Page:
I've just now installed Python 3.7 and I'd like to understand why I get the following output from bash:

g-luca@hp-notebook:~$ python3.7 -V
Python 3.7.0
g-luca@hp-notebook:~$ python3 -V
Python 3.5.2
g-luca@hp-notebook:~$ python -V
Python 2.7.12

1 Answer 1


You need to check which symlinks are in place. The Python binaries are located in the directory /usr/bin (check with which pythonX.Y). The python3 symlink points to the python3.5 binary.

As mentioned in the comments: if you don't want to type python3.7 every time you shouldn't change the symlink. Changing the Python version might brake system stuff in unexpected ways. You should rather create an alias in your shell. In Bash you would add something like alias python=python3.7 into ~/.bashrc.

  • 2
    You should mention that, changing that python3 symlink is generally a bad idea. because it can break the whole system if you do. same with the python symlink.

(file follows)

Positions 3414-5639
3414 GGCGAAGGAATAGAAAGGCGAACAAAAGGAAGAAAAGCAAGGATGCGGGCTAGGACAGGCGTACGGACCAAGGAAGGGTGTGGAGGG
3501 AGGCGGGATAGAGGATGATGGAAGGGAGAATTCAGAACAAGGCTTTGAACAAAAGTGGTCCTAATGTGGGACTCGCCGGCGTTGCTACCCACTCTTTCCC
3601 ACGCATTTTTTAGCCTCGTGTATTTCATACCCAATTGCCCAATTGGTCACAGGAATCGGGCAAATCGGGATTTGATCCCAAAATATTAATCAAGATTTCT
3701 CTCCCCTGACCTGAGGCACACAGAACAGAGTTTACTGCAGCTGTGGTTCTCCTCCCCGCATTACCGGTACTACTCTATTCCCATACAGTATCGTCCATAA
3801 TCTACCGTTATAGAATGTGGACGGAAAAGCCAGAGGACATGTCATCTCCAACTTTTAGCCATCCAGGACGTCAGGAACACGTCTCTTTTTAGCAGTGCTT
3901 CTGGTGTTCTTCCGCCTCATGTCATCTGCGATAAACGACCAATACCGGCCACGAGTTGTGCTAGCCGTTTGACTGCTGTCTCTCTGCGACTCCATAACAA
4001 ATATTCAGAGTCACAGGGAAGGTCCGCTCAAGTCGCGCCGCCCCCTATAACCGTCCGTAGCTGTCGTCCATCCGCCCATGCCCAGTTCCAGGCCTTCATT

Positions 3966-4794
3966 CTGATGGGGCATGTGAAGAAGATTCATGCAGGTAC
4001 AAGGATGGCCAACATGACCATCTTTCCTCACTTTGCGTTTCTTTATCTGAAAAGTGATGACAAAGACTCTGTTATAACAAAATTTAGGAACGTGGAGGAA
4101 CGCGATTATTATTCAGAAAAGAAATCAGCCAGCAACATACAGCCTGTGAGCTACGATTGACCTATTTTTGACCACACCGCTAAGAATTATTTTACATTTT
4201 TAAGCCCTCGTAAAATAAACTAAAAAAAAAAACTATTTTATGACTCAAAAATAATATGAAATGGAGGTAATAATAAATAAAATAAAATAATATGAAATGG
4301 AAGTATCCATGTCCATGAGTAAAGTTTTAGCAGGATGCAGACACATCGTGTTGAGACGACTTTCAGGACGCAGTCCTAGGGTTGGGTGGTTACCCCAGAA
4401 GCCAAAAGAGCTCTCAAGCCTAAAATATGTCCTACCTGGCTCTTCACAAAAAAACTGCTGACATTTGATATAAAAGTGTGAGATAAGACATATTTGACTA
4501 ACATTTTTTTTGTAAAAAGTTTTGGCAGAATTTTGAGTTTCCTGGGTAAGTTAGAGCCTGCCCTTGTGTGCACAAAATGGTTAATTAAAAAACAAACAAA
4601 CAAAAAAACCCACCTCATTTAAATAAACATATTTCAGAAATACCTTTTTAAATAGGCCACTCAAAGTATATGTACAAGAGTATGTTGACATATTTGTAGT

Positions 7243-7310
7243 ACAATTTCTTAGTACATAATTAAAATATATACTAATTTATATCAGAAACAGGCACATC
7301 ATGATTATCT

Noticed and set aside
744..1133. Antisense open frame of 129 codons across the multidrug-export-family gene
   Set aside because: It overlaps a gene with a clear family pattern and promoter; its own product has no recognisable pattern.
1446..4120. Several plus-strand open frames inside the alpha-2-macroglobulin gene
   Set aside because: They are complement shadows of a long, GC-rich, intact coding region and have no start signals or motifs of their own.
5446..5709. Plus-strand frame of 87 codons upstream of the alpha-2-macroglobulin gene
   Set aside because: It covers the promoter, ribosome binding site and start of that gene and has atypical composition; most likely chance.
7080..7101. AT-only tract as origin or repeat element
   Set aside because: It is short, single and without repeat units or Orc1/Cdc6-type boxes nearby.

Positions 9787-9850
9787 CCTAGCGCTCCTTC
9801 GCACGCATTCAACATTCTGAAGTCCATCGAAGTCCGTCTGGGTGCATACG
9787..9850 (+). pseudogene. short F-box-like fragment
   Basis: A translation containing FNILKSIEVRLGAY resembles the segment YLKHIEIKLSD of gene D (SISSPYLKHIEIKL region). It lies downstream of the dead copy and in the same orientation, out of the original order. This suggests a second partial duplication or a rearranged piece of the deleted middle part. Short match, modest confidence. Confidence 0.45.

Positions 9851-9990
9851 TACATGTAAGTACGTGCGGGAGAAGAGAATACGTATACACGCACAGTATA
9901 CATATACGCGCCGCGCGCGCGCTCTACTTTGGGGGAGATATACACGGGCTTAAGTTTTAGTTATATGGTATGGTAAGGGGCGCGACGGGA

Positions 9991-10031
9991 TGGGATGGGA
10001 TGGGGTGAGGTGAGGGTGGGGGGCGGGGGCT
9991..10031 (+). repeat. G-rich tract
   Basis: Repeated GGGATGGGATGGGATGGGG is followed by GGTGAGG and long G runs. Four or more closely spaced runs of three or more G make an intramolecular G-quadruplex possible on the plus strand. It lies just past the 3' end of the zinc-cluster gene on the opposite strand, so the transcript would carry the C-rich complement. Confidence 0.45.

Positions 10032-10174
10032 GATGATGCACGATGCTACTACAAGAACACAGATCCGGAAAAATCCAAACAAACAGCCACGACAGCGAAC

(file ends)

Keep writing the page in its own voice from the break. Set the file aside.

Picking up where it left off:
– Videonauth
    Sep 28, 2018 at 8:27
  • I've Python2, 2.7, 3 and 3.5 at /usr/bin and Python3.7 at /usr/local/bin. which python says /usr/bin that is why Python3.7 is not the default one. The reason why starts Python2.7 instead of Pyhton3.5 installed in same folder, should reside in the symlinks, am I right?
    – glc78
    Sep 29, 2018 at 14:14
  • @glc78 Yes, /usr/bin/python is a symlink to /usr/bin/python2.7, therefore this is the default.
    – Sethos II
    Sep 30, 2018 at 9:34
  • @SethosII And I leave it as it is, just made an alias for python3.7 command. A question: are the old versions of Python required for backward compatibility?
    – glc78
    Sep 30, 2018 at 13:32
  • 1
    @glc78 The versions from the ubuntu repository are the ones used for testing the python software in the repositories. So it isn't about backward compatibility but stability.
    – Sethos II
    Oct 1, 2018 at 5:08

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